14C Peter Cloete Ave

Metropolis Design

In the Cape, south facing buildings can often be gloomy. This project manages to turn the disadvantages of an unpromising site into a triumphant resolution. Suffused with natural light, the dwelling manages to combine a satisfying sense of traditional domestic bliss with the sensory stimulation of a modern ‘inside-outside’ concept, dictated by beautiful views and enchanting natural surroundings.

Setting the main part of the house over a garage at the front, with embankment fill-up behind, is a tried and tested formula for mountainside structures, but with this project one doesn’t get the usual feeling that entrance is gained via the service quarters. On the contrary, great visual effect is created by hiding the single and double garage doors invisibly in scorched wood panelling. Making up almost the entire ground floor elevation, this continuous panelled section creates the illusion of a dark wooden podium, lending a pleasant lightweight quality to the concrete structure perched above. The play on weight continues with the cascade of almost informal cantilevered steps leading up from the drive to the heavy metal front door and sky-lit entrance foyer.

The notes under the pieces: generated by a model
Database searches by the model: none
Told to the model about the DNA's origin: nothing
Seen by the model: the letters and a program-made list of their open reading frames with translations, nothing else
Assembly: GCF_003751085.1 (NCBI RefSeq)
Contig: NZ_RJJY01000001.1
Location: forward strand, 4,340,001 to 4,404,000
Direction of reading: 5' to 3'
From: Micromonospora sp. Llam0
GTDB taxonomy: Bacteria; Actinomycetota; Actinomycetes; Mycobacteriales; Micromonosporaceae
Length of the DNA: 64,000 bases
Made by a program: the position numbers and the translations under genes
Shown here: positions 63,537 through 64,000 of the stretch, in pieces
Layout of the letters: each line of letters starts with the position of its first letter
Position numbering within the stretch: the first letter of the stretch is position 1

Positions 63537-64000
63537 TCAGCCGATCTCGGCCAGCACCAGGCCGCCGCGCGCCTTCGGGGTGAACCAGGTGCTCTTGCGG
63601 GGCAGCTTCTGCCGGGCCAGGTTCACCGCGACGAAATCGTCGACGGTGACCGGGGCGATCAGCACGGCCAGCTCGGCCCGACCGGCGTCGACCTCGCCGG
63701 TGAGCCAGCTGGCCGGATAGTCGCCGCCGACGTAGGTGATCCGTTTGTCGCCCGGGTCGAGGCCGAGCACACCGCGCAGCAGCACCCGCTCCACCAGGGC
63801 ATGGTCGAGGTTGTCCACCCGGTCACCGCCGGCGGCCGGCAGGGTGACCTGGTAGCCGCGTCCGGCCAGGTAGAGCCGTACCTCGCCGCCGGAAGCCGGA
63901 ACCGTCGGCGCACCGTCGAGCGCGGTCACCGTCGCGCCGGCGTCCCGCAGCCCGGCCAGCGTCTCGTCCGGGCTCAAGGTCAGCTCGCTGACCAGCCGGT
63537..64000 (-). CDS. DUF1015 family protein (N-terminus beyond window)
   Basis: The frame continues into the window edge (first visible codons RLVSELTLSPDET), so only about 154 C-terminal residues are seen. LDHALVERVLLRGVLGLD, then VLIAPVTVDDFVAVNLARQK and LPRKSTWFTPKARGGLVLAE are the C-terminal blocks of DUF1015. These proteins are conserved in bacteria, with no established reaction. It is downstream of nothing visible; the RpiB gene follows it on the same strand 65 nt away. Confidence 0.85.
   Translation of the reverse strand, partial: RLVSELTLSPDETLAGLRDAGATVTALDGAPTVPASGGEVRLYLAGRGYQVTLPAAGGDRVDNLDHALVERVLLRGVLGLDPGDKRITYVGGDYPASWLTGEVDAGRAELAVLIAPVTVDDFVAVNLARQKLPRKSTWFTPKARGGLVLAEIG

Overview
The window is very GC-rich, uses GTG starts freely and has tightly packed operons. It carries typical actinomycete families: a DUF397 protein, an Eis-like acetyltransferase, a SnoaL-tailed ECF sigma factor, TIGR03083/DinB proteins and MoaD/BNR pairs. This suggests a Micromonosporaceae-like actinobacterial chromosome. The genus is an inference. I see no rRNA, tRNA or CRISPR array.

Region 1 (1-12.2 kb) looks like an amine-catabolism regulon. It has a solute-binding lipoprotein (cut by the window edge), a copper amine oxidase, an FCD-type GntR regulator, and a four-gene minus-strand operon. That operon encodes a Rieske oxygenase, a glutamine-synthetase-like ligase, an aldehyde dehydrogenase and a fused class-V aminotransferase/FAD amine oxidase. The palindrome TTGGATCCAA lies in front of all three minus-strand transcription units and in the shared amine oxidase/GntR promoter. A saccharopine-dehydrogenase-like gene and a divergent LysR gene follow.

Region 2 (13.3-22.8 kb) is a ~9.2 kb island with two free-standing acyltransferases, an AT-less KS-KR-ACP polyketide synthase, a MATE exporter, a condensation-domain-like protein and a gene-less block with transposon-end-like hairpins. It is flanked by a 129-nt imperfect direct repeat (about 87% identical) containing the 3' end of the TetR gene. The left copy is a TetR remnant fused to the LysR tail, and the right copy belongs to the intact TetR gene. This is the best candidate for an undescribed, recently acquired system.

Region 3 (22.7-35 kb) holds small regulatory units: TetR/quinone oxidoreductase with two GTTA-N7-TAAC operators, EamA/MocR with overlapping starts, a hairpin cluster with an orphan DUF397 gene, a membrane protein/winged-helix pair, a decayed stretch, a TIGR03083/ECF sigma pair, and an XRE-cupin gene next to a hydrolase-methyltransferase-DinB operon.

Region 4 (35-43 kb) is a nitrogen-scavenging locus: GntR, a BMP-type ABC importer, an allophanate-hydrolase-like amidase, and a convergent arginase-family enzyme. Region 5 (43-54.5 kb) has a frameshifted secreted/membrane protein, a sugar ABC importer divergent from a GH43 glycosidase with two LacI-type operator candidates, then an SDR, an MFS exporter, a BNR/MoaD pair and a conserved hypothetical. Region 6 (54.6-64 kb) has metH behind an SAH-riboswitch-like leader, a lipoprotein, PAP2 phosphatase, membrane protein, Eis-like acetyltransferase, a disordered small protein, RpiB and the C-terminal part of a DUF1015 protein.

The footprint of each room is modest, but the ideas are grand. Finishes and details are refined and unobtrusive. In terms of design decisions, a sense of calm rationality pervades. Use of floor to ceiling fenestration and skylights in almost every room, adds to the pleasant atmosphere of suffused light. Ingenious use is made of an interior courtyard to bring northern light to the very front of the house. A traditional stoep or verandah abuts the southern side of the interior courtyard and has terrific views over distant mountains, but also looks back through a series of sliding doors, to the pool area at the back, a central spatial transparency which cleverly illuminates the interior spaces facing south.

Interior wall continuations extend sideways and backwards into the property, sensibly separating pleasure and service gardens and creating privacy where needed. A discreetly smart swimming pool, of a size just right for its allotted space speaks of excellent design judgment. Landscaping, using noticeably architectural plants, often with purplish hues, is simple, striking, and decorative at the same time, a continuation of the seamless play of light and shadow throughout.

Maybe the most striking and successful feature of this building is the light touch with which constructional concrete is handled, surely the most subtle sort of architectural sleight of hand.

Client:Private Client

Architects:Metropolis – Ross Cooper, Jonathan Jacobson

Project Manager:TTJ Developments – Janet Silva

Structural Engineer:MISC Engineering – Steffan Sontagg

Quantity Surveyor:Shevel Simpson – Alastair Simpson

Contractor:P Johnston Construction

Photographer:Paris Brummer